Interactions of Insoluble Residue from Enzymatic Hydrolysis of Brewer's Spent Grain with Intestinal Microbiota in Mice

Johanna Maukonen, Anna Marja Aura, Piritta Niemi, Gulam Shere Raza, Klaus Niemelä, Jaroslaw Walkowiak, Ismo Mattila, Kaisa Poutanen, Johanna Buchert, Karl Heinz Herzig

    Research output: Contribution to journalArticleScientificpeer-review

    3 Citations (Scopus)

    Abstract

    Brewer's spent grain (BSG) is the major side-stream from brewing. As BSG is rich in dietary fiber and protein, it could be used in more valuable applications, such as nutritional additives for foods. Our aim was to elucidate whether an insoluble lignin-rich fraction (INS) from BSG is metabolized by mice gut microbiota and how it affects the microbiota. Our results indicated that lignin was partially degraded by the gut microbiota, degradation products were absorbed, and finally excreted in urine. Therefore, they contribute to the phenolic pool circulating in the mammalian body, and may have systemic effects on health. In addition, the effects of the test diets on the microbiota were significant. Most interestingly, diversities of predominant cecal and fecal bacteria were higher after the intervention diet containing INS than after the intervention diet containing cellulose. Since low fecal bacterial diversity has been linked with numerous diseases and disorders, the diversity increasing ability opens very interesting perspectives for the future.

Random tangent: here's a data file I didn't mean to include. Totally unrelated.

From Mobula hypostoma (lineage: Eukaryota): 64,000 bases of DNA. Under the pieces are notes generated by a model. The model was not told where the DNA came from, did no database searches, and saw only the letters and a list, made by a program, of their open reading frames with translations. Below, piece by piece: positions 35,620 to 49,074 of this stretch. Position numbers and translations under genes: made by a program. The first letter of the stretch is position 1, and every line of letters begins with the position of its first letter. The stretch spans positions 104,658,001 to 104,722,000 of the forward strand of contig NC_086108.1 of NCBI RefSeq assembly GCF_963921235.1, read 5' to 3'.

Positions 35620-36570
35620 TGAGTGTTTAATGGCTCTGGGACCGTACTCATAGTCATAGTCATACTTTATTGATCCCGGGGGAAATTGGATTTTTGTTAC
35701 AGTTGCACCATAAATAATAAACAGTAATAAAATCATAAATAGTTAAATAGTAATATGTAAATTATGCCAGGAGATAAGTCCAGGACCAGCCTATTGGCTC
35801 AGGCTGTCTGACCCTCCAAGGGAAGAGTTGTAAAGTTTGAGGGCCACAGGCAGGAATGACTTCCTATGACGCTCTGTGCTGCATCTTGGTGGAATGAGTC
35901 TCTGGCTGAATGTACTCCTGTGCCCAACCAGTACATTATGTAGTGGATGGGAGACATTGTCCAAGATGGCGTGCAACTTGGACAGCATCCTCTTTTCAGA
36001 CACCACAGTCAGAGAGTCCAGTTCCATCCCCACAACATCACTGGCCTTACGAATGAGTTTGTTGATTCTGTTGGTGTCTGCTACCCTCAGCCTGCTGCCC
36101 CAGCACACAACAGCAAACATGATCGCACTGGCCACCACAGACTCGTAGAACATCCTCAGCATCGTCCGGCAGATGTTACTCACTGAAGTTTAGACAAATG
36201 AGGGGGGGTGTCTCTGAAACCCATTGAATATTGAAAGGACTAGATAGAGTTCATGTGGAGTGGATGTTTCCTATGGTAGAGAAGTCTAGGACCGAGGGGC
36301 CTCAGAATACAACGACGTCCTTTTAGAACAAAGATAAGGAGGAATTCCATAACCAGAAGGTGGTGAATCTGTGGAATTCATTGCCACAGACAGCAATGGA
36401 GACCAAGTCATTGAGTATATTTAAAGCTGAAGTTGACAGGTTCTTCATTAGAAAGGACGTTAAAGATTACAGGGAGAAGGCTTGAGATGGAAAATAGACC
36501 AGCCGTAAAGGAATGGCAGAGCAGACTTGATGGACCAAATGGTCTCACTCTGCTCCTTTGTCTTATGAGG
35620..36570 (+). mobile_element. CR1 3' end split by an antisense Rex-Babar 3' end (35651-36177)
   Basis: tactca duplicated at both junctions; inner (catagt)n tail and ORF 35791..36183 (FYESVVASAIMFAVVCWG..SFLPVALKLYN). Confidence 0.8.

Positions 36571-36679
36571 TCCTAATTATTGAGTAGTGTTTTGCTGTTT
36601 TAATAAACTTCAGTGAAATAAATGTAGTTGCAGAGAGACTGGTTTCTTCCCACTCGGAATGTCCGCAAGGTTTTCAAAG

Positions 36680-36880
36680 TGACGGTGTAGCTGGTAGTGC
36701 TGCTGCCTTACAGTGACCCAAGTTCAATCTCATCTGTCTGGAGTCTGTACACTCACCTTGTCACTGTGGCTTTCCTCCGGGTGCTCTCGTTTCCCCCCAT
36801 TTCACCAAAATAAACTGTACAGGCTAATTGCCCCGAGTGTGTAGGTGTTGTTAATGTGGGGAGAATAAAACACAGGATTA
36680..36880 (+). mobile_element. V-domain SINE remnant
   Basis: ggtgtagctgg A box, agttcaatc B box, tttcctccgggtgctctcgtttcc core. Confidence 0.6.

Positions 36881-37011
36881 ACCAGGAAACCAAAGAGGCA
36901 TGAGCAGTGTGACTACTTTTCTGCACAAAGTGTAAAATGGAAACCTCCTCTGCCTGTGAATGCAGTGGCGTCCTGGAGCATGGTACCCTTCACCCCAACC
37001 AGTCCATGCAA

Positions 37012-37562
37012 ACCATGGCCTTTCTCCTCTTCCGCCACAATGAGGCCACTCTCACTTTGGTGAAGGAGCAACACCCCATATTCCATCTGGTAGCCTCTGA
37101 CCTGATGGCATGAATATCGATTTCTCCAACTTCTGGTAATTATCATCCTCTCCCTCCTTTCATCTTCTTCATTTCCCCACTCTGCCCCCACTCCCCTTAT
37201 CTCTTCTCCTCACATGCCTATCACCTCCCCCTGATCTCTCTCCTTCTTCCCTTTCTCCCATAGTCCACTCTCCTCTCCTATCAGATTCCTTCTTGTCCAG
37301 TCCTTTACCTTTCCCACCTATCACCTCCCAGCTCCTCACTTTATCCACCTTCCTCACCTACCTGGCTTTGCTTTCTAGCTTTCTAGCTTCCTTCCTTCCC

Original languageEnglish
    Pages (from-to)3748-3756
    Number of pages9
    JournalJournal of Agricultural and Food Chemistry
    Volume65
    Issue number18
    DOIs
    Publication statusPublished - 10 May 2017
    MoE publication typeA1 Journal article-refereed

    Keywords

    • brewer's spent grain
    • cecal mouse microbiota
    • dietary fiber
    • fecal mouse microbiota
    • lignin
    • urinary metabolites

    Fingerprint Dive into the research topics of 'Interactions of Insoluble Residue from Enzymatic Hydrolysis of Brewer's Spent Grain with Intestinal Microbiota in Mice'. Together they form a unique fingerprint.

    Cite this